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Confessions, Chap. 8

10 Feb
Confessions, Chap. 8

Passing on from infancy, I came to boyhood, or rather it came to me, succeeding my infancy.  The infancy did not depart (for where did it go?) and yet it was no more.  For I was no longer a speechless infant, but a chattering boy.  This I do remember and have since observed how I learned to speak.

My elders did not teach me words by any particular method (as a little later they taught me other things); but when I was unable to say all I wished and to whomever I desired by whimperings and broken sounds and various gestures which I used to enforce my wishes, I myself began to repeat the sounds in my memory according to the understanding which You, my God, gave me.  When they called anything by name and turned toward it as they spoke, I saw and gathered that the object they were pointing out was called by that name.  And I understood by their gestures that they meant this thing and nothing else, movements that are the natural language as it were of all nations, expressed by the countenance, glances of the eyes, movements of the limbs, and tones of the voice, indicating the feelings of the mind as it seeks, gets, rejects or avoids certain things.  And so by frequently hearing words as they occurred in various sentences, I gradually gathered what they meant.  Having formed my mouth to make these sounds, I could then give voice to my will.  Thus I exchanged with those about me these current expressions of our wants, and so advanced deeper into the stormy fellowship of human life, still subject to parental authority and the bidding of my elders.

The human body is a wonder isn’t it?!  Augustine chose to write about something so natural, so common, that we almost take it for granted, but when we pause to think of it, when we watch our own children begin to grapple with language, when we, as adults, try to learn a new language! – we realize how amazing our gift of speech is.

No one teaches us to speak, and yet we do.  At birth, our mouth and tongue are able to pronounce every sound and phoneme.  It is only as we begin to speak that we adopt the sounds specific to the language we hear around us.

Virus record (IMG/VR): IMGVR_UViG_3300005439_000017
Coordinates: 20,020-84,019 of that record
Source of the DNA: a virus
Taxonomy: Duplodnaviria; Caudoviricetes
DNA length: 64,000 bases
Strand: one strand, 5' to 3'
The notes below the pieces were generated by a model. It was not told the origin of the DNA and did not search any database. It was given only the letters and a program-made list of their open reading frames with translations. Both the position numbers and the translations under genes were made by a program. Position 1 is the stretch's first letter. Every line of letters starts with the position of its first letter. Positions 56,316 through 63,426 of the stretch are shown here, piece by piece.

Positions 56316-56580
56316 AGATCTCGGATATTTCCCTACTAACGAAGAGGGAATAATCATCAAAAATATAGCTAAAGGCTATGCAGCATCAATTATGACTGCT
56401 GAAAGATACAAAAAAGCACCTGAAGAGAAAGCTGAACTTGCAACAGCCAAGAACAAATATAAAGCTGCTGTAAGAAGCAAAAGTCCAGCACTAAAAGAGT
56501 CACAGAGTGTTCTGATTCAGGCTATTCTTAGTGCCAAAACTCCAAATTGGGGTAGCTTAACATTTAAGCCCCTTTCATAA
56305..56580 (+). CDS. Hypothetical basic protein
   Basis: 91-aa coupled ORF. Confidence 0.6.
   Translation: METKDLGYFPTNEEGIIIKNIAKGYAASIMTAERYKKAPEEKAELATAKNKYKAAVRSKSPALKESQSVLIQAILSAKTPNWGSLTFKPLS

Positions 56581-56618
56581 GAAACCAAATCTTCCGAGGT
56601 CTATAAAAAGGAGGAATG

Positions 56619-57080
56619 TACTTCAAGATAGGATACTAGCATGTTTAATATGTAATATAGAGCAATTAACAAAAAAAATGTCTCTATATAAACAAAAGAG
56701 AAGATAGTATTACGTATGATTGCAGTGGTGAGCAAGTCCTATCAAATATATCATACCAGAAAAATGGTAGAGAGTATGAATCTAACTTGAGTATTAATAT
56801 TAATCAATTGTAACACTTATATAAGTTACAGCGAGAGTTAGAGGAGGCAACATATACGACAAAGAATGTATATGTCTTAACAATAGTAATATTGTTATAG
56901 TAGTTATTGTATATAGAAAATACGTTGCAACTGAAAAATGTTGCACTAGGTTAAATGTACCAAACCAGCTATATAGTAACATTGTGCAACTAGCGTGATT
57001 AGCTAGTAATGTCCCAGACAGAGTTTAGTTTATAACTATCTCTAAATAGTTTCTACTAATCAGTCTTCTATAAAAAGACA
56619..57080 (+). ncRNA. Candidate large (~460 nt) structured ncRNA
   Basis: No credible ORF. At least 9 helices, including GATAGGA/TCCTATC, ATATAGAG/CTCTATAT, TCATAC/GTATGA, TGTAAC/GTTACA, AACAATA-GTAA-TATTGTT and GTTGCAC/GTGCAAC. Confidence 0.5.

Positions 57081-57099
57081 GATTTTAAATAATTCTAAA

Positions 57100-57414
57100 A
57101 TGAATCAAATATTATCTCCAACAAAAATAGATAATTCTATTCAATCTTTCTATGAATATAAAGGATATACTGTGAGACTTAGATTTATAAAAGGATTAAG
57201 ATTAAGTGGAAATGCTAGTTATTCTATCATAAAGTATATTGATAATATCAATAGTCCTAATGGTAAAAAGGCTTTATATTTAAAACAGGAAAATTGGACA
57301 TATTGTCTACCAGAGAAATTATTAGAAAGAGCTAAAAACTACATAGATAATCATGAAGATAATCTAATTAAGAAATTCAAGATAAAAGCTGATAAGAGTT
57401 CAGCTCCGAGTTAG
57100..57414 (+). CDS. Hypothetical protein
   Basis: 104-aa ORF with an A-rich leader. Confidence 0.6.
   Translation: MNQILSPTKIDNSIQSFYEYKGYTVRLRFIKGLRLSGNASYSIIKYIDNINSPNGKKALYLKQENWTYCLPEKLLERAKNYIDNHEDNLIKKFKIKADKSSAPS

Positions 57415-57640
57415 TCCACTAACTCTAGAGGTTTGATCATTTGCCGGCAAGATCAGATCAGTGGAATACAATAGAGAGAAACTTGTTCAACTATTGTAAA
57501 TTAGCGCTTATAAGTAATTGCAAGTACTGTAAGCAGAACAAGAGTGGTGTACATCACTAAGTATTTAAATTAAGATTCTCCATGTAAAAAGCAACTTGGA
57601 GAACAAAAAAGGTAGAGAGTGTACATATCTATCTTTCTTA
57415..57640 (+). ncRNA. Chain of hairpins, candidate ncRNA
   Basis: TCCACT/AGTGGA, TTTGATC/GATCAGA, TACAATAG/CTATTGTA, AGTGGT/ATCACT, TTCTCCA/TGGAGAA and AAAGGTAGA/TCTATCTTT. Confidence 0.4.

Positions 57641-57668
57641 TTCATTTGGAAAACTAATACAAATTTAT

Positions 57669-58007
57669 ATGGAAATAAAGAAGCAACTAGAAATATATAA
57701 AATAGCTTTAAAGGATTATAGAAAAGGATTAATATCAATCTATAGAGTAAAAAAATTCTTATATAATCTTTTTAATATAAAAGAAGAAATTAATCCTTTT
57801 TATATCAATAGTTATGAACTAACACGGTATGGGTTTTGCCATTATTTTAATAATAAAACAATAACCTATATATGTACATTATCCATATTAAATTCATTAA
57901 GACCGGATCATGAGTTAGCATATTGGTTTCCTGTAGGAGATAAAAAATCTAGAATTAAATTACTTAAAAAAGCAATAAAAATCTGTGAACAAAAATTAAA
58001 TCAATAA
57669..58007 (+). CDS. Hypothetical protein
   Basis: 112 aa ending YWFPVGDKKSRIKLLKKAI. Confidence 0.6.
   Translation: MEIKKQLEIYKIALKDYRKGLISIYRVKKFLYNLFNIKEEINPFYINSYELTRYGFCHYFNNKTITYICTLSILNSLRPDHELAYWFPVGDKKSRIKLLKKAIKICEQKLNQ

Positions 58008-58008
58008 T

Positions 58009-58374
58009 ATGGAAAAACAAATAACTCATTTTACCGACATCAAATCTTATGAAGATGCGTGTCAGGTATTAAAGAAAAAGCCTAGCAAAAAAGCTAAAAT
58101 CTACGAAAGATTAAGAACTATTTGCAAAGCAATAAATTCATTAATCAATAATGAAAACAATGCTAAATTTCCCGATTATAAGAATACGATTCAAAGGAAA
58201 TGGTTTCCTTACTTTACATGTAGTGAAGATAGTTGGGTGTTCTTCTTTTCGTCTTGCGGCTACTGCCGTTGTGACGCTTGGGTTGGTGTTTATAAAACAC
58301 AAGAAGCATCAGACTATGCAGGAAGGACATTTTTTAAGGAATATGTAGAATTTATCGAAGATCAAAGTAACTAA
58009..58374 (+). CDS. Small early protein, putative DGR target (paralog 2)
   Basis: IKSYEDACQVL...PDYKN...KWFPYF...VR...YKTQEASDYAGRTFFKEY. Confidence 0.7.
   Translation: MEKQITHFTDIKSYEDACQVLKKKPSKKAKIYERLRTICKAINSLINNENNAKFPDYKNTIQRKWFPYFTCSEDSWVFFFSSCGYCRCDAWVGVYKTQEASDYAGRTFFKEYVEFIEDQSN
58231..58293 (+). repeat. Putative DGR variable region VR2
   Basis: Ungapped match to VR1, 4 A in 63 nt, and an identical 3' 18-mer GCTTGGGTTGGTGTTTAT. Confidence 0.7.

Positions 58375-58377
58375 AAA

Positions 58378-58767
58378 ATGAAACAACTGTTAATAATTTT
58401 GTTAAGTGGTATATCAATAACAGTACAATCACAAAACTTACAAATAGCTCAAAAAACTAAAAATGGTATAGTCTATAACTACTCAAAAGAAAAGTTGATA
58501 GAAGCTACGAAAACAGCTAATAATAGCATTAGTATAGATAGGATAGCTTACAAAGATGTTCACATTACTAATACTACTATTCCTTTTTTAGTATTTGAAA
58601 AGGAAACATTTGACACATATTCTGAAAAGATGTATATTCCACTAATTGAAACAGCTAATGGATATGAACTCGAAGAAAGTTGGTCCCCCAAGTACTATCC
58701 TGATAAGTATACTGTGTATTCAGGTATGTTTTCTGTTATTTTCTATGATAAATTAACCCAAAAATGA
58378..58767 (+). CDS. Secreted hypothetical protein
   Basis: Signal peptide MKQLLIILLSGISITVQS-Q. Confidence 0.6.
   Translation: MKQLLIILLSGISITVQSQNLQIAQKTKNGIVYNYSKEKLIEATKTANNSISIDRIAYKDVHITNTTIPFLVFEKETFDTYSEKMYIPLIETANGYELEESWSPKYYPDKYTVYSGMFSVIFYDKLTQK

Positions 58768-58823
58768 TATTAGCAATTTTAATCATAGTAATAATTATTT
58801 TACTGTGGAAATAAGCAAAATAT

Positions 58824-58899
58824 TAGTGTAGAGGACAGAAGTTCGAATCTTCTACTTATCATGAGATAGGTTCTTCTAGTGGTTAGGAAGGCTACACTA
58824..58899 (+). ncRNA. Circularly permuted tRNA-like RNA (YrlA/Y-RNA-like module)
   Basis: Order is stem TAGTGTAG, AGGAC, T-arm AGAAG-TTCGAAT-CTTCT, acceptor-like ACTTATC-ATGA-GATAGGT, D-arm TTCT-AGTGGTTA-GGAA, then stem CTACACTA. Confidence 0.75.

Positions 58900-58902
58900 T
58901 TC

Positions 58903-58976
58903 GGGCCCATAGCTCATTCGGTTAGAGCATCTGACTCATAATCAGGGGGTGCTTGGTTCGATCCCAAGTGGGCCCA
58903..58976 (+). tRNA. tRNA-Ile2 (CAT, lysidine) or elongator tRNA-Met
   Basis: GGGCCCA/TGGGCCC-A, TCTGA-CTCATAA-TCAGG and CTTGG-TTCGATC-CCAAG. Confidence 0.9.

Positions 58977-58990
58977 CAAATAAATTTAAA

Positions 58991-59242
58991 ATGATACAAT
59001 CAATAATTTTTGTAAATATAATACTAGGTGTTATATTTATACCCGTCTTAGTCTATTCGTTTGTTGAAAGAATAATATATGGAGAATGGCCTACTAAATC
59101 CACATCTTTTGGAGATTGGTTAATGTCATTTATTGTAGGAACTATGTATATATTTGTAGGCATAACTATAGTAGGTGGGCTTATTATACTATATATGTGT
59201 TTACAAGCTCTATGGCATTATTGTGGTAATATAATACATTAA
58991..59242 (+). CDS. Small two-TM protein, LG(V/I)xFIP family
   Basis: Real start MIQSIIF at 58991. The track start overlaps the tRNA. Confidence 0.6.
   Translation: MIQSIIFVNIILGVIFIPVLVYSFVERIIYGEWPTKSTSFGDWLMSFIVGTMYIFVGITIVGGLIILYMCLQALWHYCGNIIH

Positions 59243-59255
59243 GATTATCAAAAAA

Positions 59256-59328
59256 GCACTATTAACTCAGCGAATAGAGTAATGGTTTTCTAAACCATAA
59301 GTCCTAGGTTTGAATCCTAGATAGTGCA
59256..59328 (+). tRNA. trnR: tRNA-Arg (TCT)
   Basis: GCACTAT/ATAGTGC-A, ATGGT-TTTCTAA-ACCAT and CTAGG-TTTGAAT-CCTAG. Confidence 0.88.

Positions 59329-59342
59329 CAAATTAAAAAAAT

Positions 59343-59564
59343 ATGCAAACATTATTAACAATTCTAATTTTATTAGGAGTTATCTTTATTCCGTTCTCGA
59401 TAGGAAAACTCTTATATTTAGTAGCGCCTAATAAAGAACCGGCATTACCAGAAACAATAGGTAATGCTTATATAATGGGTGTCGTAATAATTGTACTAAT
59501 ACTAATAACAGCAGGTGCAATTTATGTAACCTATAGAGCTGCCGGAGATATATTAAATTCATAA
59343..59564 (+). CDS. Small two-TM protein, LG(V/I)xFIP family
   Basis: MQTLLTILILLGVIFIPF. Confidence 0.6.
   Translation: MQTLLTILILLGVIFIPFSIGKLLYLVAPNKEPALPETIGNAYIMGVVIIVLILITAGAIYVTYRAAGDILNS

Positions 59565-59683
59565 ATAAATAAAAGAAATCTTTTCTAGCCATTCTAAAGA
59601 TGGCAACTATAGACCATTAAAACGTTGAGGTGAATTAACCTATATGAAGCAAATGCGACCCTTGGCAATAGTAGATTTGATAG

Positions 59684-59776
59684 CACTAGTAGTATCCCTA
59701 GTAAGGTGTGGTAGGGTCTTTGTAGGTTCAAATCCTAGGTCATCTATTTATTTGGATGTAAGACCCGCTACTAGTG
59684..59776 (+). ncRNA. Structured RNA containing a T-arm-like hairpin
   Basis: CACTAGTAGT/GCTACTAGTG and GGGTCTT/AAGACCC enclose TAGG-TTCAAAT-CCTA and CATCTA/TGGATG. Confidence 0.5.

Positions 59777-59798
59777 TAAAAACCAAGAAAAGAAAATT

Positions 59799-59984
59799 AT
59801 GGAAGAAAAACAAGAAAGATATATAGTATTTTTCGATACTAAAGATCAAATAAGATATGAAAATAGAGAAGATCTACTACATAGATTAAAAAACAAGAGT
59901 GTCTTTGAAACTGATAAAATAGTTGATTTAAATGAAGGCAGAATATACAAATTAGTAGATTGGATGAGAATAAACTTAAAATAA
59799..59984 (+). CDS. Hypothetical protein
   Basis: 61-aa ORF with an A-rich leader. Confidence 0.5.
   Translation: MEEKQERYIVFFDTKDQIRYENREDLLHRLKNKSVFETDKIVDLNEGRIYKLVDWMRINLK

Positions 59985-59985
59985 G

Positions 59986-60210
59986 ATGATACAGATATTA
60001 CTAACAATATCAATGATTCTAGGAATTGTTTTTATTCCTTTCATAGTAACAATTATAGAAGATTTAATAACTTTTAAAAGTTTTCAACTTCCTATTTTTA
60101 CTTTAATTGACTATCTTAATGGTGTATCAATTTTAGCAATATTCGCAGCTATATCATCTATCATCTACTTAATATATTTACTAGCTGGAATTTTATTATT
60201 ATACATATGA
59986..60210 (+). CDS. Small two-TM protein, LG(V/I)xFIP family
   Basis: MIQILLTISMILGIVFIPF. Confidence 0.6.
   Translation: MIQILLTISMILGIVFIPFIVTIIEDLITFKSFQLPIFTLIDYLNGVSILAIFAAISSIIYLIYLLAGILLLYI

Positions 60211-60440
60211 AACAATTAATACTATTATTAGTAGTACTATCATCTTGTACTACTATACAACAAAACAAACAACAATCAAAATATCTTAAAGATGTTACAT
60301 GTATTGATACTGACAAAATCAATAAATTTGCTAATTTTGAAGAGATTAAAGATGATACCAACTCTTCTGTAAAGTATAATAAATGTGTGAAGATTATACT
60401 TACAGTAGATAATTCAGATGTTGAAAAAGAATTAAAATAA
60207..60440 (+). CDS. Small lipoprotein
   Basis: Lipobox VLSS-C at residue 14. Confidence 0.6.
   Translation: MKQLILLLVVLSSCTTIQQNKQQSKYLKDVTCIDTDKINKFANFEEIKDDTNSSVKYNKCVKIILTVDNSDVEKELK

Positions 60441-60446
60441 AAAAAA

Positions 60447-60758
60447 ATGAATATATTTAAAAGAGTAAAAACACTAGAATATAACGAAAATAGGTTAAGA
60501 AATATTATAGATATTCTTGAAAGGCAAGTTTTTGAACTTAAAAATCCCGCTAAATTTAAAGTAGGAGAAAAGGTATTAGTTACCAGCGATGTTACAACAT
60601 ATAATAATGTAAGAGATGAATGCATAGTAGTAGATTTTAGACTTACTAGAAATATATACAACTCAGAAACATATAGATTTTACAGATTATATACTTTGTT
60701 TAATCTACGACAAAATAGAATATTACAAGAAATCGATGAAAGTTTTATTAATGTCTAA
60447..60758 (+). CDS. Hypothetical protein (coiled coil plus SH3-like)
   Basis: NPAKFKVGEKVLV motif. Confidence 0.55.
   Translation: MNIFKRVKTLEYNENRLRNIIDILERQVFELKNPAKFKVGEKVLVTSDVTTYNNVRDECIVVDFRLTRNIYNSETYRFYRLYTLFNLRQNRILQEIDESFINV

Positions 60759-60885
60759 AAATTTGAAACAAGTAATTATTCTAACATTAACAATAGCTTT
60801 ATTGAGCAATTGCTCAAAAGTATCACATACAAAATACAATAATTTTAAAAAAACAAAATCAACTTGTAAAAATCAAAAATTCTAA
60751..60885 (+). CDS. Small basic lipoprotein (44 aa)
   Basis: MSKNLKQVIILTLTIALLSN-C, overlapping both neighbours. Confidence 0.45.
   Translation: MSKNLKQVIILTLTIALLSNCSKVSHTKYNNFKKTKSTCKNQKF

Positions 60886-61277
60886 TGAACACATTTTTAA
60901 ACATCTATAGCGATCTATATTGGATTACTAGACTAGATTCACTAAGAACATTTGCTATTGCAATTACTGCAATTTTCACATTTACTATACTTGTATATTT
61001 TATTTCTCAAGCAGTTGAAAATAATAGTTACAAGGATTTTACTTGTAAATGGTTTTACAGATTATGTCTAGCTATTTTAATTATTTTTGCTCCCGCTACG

It doesn’t take us long to discover that our ability to speak gives us power.  The piercing shriek of a toddler can stop us in our tracks – and send the child into fits of giggles at our reaction!  Through speech we ask questions, process our thoughts, describe our hopes and dreams.  We profess love, make promises, and give oaths.  We teach, convey wisdom, and whisper solemn good byes.

Unfortunately, our speech can also get us into trouble.  We all know the old rhyme, “Sticks and stones can break my bones, but names can never hurt me,” but the truth is, we can cut others to shreds and cause immense pain with our speech.  We can also lie, manipulate, and, in seconds, say things that can destroy a relationship.

There are, according to this website, no less than 100 verses in the Bible about taming our tongues and our speech.  It is certainly a part of the human condition to speak without thinking or to say things that are hurtful to the ones we love.  Often times, sadly, the ones we love get the worst of us – the short temper, the bad day, the tired and stressed out growls – while the clerk at the grocery store gets our biggest smile.  So, knowing that we all fall short on a daily basis and regularly say things we know we shouldn’t, it gives us an opportunity to do something else with our speech – forgive.  Even when the other person doesn’t deserve it, even when they have spoken to us in anger for the umpteenth time, forgive, because, before we know it, we’ll be in need of that forgiveness too.  Life is too short to let our words destroy each other.  Use this beautiful gift of speech to console, heal, love, and most of all, forgive.  God bless!!!

Deo Juvante, Jen

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Posted by on February 10, 2014 in Confessions

 

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